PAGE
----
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María Eugenia Mayobre

A bold and restless narrative that goes beyond frontiers.

© Andreína Mayobre


María Eugenia Mayobre (1976) was born in Caracas and grew up in Italy, France and Venezuela. She studied Social Communication in Caracas and obtained a Master’s Degree in Communication and Education in Barcelona, Spain. She moved to Boston in 2007, where she earned a Screenwriting Certificate from Emerson College. Her first feature-length script, Not Like Mom won the 2009 Emerson Annual Screenwriting Prize. Her short story Terrorista por Error was chosen to be published as part of a compilation titled: “V Semana de la Joven Narrativa Urbana” (2010). Another of her short stories, Cirilo y el Doctor, was published by the literary journal Label Me Latino/a (2012). Her short story Pero Bueno, Mariana, was selected to be published in the book “Nos Pasamos de la Raya vol.2/We Crossed the Line vol.2”. Her first novel still unpublished is Ese nombre que nunca fui (now titled as Biting the Guava) won the I Bienal de Novela de Ediciones B Venezuela. María Eugenia lives in Boston and works as a producer for a news program broadcasted in Spanish, French, German and Italian.


El mordisco de la guayaba (Biting the Guava)

Plaza&Janés / 160 pages


Rights acquired by:

NiL Éditions / Robert Laffont (France)

Plaza & Janés / Penguin Random House (World Spanish)

Pocket (France – Paperback)


French translation available

English sample available



“Julia had a passion for tropical fruits, awakening in her a certain voluptuousness that Europe had kept asleep. And it’s no wonder. In Italy, from the time she opened her eyes until she shut them, all she saw were religious images that reminded her of her transience and her sins. Tropical fruits, on the other hand, lured her in to admire, smell, suck, lick, and to chop them up into little pieces. The first time she ate a mango, Julia discovered that Genesis according to the Bible made no sense. The common apple was just too boring, impossible to make someone fall into temptation. On the other hand, the soursop, the passion fruit, the coconut… When she discovered these fruits of the tropics, Julia stopped believing blindly in what the holy book of her youth had told her.”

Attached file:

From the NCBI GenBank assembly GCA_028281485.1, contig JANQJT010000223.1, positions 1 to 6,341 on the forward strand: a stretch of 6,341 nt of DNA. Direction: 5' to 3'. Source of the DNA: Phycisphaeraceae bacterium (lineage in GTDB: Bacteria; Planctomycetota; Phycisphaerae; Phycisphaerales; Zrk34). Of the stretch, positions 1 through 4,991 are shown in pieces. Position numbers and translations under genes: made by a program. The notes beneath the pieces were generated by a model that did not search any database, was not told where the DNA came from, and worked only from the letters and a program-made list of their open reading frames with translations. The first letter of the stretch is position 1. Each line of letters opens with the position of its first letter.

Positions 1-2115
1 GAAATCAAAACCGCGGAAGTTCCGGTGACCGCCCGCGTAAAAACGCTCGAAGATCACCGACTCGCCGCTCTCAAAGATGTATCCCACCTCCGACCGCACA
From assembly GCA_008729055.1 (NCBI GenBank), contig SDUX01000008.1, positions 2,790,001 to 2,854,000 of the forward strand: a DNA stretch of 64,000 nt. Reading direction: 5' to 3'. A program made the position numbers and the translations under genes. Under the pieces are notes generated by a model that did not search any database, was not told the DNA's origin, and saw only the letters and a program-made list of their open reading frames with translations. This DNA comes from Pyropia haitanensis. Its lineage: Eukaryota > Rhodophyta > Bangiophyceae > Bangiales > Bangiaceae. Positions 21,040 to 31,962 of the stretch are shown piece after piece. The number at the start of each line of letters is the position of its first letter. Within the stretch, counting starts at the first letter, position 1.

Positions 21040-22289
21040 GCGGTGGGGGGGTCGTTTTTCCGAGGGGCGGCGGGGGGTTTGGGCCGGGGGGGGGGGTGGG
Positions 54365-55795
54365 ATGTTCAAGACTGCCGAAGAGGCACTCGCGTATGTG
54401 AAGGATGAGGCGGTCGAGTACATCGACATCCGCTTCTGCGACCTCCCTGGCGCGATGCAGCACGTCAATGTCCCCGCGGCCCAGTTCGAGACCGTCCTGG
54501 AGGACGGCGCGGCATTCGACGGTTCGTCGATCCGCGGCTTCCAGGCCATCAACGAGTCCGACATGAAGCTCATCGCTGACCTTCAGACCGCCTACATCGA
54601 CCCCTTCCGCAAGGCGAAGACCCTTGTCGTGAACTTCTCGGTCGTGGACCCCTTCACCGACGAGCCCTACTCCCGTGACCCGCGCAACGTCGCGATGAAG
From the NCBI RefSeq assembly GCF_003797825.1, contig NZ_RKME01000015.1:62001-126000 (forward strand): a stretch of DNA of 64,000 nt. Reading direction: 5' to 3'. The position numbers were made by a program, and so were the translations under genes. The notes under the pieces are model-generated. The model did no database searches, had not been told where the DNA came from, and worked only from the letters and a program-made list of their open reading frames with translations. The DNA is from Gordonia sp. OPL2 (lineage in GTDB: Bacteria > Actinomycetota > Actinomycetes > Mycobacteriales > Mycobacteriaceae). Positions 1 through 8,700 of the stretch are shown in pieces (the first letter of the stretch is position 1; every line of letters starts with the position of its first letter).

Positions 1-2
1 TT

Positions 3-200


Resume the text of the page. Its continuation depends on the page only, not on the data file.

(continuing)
A single bite of guava spawned the original sin of this unusual Latin American family. A sin, in the form of a man, that would drive four generations of cultured and intelligent mad women.

The story begins with the death of the poet. The protagonist narrator, a woman split into two identities (“Primitiva” and “Mulatona”), aware that her descent into madness has just begun, decides to tell the story of her family in an effort to explain how it was possible that all the women that came before her went mad because of the same man. Her great grandmother Yolanda went mad on the day the poet was born, believing the child was the reincarnation of her first love; a belief which was absurd, among other things, for the simple fact that her first love was still alive at the time.

Grandmother Cornelia raised the poet in her image until the little devil, then age 6, caused the death of her first daughter, and the boy and his mother went back to Italy. When the poet, age 20, returned to Latin America, he found his mentor trapped, at 34, in a marriage devoid of passion and partnership, so partnership and passion he gave her. He did the same for any woman in town who lacked either of these. When Cornelia, the grandmother, went mad upon witnessing a scene far more intense than she could bear, the destiny of her two daughters became irrevocably entwined with that of the poet.

This remarkable family saga is narrated in parallel with the growth of Primitiva Serapio, from the time that she was no more than a scrawny little girl, tormented at school, until she reinvented herself, following her traumatic first communion, as the voluptuous and always confident Mulatona Montiel, a superheroine that hides in her shell at the worst times, the times when the weak Primitiva needs her most.

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